# Java Maths (Runtime Memory Percentage)

I'm sure I've made some sort of extremely stupid mistake here. I've got this code:

``````private static String generateRAM()
{
final long RAM_TOTAL = Runtime.getRuntime().totalMemory();
final long RAM_FREE = Runtime.getRuntime().freeMemory();
final long RAM_USED = RAM_TOTAL - RAM_FREE;
final long RAM_TOTAL_MB = RAM_TOTAL / 8 / 1024;
final long RAM_FREE_MB = RAM_FREE / 8 / 1024;
final long RAM_USED_MB = RAM_USED / 8 / 1024;
final double RAM_USED_PERCENTAGE = (RAM_USED / RAM_TOTAL) * 100;
return RAM_TOTAL_MB + "MB TOTAL / " + RAM_FREE_MB + "MB FREE / " + RAM_USED_MB + "MB USED (" + RAM_USED_PERCENTAGE + "%)";
}
``````

This returns:

``````15440MB TOTAL / 11809MB FREE / 3630MB USED (0.0%)
``````

The percentage is obviously incorrect. How does this happen? I am, to the best of my knowledge, doing all my maths right. If I punch the given numbers into a calculator and find the percentage myself I get 23.5, my expected result.

I'm sure I've just made a horrible mistake that I'll kick myself for, could anybody enlighten me?

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## 3 Answers

Change this line

``````final double RAM_USED_PERCENTAGE = (RAM_USED / RAM_TOTAL) * 100;
``````

To

``````final double RAM_USED_PERCENTAGE = ((RAM_USED * 1.0) / RAM_TOTAL) * 100;
``````

This is because Java is interpreting the result as a `long` / `long` division, so the result will be a `long` value i.e. 5 / 10 => 0. By applying a factor of 1.0 of any of the operands, the compiler will do a `double` / `long` operation, that will result in a `double` value.

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Thanks! Really helpful. I'll accept this answer as soon as SO lets me. :) –  Terra Jan 25 '13 at 20:33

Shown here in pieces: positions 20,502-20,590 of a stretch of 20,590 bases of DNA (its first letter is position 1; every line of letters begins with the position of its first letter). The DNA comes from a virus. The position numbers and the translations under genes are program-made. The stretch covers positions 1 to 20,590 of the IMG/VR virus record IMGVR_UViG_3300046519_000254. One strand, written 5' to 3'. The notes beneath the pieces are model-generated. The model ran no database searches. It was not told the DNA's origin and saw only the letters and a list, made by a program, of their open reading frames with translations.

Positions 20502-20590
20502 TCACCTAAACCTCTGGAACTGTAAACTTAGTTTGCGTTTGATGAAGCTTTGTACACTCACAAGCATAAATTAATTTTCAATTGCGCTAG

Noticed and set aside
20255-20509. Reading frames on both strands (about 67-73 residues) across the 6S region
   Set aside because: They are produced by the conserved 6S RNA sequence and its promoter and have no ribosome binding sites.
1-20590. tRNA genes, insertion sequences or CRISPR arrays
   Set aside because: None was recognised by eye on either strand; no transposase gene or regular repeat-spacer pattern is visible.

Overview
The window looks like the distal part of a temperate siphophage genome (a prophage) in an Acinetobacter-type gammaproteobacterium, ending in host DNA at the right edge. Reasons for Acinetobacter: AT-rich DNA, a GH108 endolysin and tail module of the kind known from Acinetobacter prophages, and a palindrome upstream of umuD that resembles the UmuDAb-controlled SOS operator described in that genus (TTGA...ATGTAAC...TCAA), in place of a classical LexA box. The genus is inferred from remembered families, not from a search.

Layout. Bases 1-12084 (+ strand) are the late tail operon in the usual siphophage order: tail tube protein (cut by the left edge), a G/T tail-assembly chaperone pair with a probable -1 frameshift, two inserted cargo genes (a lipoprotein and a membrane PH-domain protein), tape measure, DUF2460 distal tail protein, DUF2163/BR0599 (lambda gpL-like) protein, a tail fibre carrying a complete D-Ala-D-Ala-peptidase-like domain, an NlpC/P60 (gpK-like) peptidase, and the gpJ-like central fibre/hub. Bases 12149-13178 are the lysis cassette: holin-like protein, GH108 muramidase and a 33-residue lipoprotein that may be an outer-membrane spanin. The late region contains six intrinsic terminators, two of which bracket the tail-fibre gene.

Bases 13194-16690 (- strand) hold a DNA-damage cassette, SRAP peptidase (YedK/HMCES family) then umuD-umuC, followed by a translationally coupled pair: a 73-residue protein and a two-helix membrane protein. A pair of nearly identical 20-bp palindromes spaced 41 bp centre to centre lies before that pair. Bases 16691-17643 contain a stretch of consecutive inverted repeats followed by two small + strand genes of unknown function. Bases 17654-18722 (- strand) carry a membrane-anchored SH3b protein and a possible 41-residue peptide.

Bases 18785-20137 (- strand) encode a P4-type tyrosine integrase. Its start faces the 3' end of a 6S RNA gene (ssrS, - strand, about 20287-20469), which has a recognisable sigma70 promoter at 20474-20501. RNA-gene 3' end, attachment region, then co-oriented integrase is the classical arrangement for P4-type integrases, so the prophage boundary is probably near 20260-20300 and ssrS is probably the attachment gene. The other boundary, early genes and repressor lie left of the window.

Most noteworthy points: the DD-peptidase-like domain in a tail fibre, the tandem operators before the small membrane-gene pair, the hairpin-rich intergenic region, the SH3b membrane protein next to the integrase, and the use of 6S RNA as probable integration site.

@Alex you're welcome :). –  Luiggi Mendoza Jan 25 '13 at 20:34
``````final double RAM_USED_PERCENTAGE = (RAM_USED / RAM_TOTAL) * 100;
``````

It is because integer divison. Cast one of the types to double.

Example:

``````final double RAM_USED_PERCENTAGE = ((double)RAM_USED / RAM_TOTAL) * 100;
``````

Integer division rounds toward 0. That is, the quotient produced for operands n and d that are integers after binary numeric promotion (§5.6.2) is an integer value q whose magnitude is as large as possible while satisfying |d · q| ≤ |n|. Moreover, q is positive when |n| ≥ |d| and n and d have the same sign, but q is negative when |n| ≥ |d| and n and d have opposite signs.

There is one special case that does not satisfy this rule: if the dividend is the negative integer of largest possible magnitude for its type, and the divisor is -1, then integer overflow occurs and the result is equal to the dividend. Despite the overflow, no exception is thrown in this case. On the other hand, if the value of the divisor in an integer division is 0, then an ArithmeticException is thrown.

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You have 2 errors. `freeMemory()` and `totalMemory()` returns a number of bytes, so to convert it into MB you have to divide it twice by 1024 (kB and MB), then by 8. Plus, you have to convert RAM_USED to a double, in order to compute this as a floating point operation:

``````private static String generateRAM()
{
final long RAM_TOTAL = Runtime.getRuntime().totalMemory();
final long RAM_FREE = Runtime.getRuntime().freeMemory();
final long RAM_USED = RAM_TOTAL - RAM_FREE;
final long RAM_TOTAL_MB = RAM_TOTAL / 1024 / 1024;
final long RAM_FREE_MB = RAM_FREE  / 1024 / 1024;
final long RAM_USED_MB = (double) RAM_USED / 1024 / 1024;
final double RAM_USED_PERCENTAGE = ((double) RAM_USED / RAM_TOTAL) * 100;
return RAM_TOTAL_MB + "MB TOTAL / " + RAM_FREE_MB + "MB FREE / " + RAM_USED_MB + "MB USED (" + RAM_USED_PERCENTAGE + "%)";
}
``````

which returns:

``````10MB TOTAL / 9MB FREE / 0MB USED (2.47130735892926%)
``````
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Didn't notice that, I originally displayed it in KB. I changed the variable names and the text, but not the actual Maths. Thanks. –  Terra Jan 25 '13 at 20:41
+1 because that's true. I don't think OP's using a 16GB RAM machine: 15440MB TOTAL –  Luiggi Mendoza Jan 25 '13 at 20:41
Suprisingly no, I'm not. :P –  Terra Jan 25 '13 at 20:49
Why would you divide by 8? Bytes are not bits. –  Frank Pavageau Jan 25 '13 at 21:01
@FrankPavageau you're right, I mixed up bytes and bits :) I updated the code accordingly. –  Nebelmann Jan 25 '13 at 21:26